Disclaimer: If you are new to cancer or Myeloma, this post will not be for you. If curiosity gets the better of you and you keep reading, I hope that in your difficulties as a newly diagnosed patient you won’t allow my more “seasoned” quirky humor to prevent you from exploring the rest of my blog for helpful, more serious information of value.
Some of you already know Sean Murray at Myeloma Youreloma. He is one of my most favorite Myeloma Buddies and also treated in Arkansas, like we did. My only gripe with Sean is that he doesn’t post more often to his blog because he just cracks me up! But, having said that, I totally forgive him (not that he needs my forgiveness) because it means that he is busy with his lovely girls, living his life, doing more meaningful things than blog posting about Multiple Myeloma! He also has a regular column at The Myeloma Beacon called Sean’s Burgundy Thread. Sean is a professional writer (unlike me), and in addition to his wry humor (like Nick at Nick’s Myeloma Blog), he just has a great way with words. I tend to ramble on and on… what we unprofessional writers do so well.
Anyway, he has quite a few humorous postings but this one is a good one, for those of us particularly on Arkansas’ famous “maintenance” regimen. Moonshine and Velcade.
“If you don’t laugh, you’ll cry!”
I remember the first time Dave and I were able to LAUGH, really LAUGH about his cancer. It was fabulous. It was a HUGE turning point for us. About a year after his diagnosis (we were a little slow getting to the “humor” part). He told me I was picking on him and I wasn’t supposed to do that – he had “cancer”. He looked at me with a mischievous twinkle in his eye and a suppressed smirky grin. I was unprepared. Dave doesn’t joke about such things. He is a rather serious fellow. I recovered quickly from my unexpected surprise and said, “Yeah, well, you can get another chick for this gig. Oh! Wait. You might have trouble with that. You have a pre-existing condition!” We both launched into hilarious laughter, until we cried. It felt so good.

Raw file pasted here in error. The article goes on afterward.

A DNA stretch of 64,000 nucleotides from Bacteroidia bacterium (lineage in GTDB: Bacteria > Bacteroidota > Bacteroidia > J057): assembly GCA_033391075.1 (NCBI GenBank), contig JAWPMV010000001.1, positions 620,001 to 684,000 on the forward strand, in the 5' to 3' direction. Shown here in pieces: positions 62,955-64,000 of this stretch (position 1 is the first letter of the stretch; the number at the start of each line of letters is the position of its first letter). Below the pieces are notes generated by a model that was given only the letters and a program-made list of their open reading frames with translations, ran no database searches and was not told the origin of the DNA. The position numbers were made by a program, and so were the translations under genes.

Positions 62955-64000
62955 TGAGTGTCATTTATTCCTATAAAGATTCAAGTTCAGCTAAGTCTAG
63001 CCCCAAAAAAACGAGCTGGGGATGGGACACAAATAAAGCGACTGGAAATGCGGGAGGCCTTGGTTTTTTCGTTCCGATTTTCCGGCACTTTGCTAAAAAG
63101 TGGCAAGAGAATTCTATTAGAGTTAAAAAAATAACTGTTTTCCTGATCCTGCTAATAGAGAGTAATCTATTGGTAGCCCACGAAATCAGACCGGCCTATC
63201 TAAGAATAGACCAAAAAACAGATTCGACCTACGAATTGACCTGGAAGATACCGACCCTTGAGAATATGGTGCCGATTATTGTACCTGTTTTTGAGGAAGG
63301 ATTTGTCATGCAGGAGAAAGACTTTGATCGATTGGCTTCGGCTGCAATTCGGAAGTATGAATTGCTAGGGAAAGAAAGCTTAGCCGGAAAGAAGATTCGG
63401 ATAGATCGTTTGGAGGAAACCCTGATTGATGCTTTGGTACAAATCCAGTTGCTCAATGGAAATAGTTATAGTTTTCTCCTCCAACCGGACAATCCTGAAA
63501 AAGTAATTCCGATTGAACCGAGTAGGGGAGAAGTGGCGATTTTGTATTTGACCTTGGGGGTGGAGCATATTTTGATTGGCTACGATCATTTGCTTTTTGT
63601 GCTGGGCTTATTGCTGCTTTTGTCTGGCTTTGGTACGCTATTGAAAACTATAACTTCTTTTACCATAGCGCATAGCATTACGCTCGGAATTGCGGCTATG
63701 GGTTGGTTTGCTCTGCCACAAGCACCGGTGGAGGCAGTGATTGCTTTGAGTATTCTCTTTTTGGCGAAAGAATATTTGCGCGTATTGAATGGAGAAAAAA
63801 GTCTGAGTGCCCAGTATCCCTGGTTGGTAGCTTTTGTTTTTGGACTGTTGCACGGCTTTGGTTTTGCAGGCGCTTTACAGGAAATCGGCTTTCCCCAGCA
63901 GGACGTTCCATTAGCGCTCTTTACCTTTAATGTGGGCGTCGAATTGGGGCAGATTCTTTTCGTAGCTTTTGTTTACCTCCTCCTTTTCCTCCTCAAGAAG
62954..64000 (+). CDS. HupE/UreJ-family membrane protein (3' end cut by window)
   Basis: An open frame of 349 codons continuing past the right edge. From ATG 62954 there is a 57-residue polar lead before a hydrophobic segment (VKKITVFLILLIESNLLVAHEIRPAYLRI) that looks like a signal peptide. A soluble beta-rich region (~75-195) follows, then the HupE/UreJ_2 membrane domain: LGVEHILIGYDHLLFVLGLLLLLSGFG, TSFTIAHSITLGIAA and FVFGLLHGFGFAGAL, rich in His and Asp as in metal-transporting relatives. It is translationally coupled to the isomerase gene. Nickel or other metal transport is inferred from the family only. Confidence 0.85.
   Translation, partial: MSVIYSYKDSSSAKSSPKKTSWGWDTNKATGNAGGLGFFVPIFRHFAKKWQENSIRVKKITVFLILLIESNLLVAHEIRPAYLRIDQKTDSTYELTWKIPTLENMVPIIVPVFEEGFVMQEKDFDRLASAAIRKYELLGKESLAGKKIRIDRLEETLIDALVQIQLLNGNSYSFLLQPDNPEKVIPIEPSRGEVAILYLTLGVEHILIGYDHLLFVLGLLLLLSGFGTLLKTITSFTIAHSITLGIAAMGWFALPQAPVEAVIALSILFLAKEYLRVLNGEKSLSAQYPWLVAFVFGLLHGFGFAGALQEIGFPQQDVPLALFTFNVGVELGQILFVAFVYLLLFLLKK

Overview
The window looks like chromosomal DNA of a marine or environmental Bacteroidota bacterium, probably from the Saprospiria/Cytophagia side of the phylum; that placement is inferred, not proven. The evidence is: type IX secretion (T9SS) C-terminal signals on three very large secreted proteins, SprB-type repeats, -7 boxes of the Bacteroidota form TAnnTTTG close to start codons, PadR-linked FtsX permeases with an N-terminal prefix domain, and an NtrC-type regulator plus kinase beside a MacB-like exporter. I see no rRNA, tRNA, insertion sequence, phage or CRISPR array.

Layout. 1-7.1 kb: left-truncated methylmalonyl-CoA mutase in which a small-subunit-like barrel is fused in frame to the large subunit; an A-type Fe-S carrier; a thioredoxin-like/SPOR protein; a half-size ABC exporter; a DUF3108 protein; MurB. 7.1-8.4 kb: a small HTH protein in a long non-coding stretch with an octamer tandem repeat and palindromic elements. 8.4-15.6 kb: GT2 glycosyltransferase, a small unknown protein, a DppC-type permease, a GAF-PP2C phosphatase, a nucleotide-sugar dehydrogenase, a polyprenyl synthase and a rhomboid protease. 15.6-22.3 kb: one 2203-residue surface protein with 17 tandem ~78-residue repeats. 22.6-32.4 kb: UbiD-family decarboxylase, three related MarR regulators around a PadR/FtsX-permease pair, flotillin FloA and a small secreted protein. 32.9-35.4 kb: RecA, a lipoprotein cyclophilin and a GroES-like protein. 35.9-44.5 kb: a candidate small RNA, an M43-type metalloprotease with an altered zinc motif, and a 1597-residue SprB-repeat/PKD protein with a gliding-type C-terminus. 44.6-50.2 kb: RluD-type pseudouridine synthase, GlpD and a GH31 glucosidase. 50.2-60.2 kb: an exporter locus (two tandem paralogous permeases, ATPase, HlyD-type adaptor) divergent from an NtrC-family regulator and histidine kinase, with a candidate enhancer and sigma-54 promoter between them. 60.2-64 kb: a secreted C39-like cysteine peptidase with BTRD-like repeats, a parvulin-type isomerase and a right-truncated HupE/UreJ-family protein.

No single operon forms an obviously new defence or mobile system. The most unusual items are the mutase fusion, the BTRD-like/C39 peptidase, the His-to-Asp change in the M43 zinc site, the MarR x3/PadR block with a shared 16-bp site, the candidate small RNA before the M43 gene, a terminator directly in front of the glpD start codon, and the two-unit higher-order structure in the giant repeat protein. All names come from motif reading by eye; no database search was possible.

We joke a lot about Myeloma now. What else can you do really? If you live through the treatment with any significant time, you are a Myeloma “Old Timer”. When I’m with other Myeloma folks, also “Old Timers” we find we can laugh a lot. Caregivers laugh about all the times they wanted to STRANGLE their spouses. Their eyes roll in the shared reality of the difficulties endured at times caring for their loved one. Patients laugh about constipation, lab scares, jokes with the MRI technicians and lab rats, sleeping forever, having NO ENERGY.
I remember meeting this delightful couple at our New Patient Orientation. They were from Tennessee. Her husband had Myeloma. Like us, they looked like deer caught in the headlights. We went through treatment on and off together. He was clearly the “alpha” in the family. Boisterous, demanding, cynical. She was the girl next door. The one who would have everything you didn’t if you ran out and gladly share. A welcoming smile, ever attentive to her husband. I enjoyed them. One day while we were waiting for our infusion appointments. I said, “I had a really scary thought last night as I was sorting out everything for Dave.” He was interested, “What?” I said, “I thought… Oh my God, what if this were happening to me? I don’t think Dave could do all of this?” He burst out in a huge belly guffaw and his wife was giggling with tears in her eyes, nodding her head. Dave was looking at me like “What? What’s so funny?” Then he said, “Oh honey, I already told her,” pointing his thumb at his wife… “I wouldn’t do this sh$t for you! I would hire someone!” With that we were loudly laughing, hysterical, with several other couples listening, laughing and chuckling right along with us, having enjoyed the conversation.
When I ran into them sometime later, I noticed he had changed. He was calm, thoughtful, more pensive, philosophical and very attentive to his spouse in a way he wasn’t before. He was happy. He had changed. I liked the old version OK, but I respected and admired the new one too.
Cancer changed us. Hopefully for the better, if we are lucky enough to survive it long enough to enjoy those changes. So venture over to Sean’s blog from time to time and do have a good laugh, when you’re ready, it does the body good.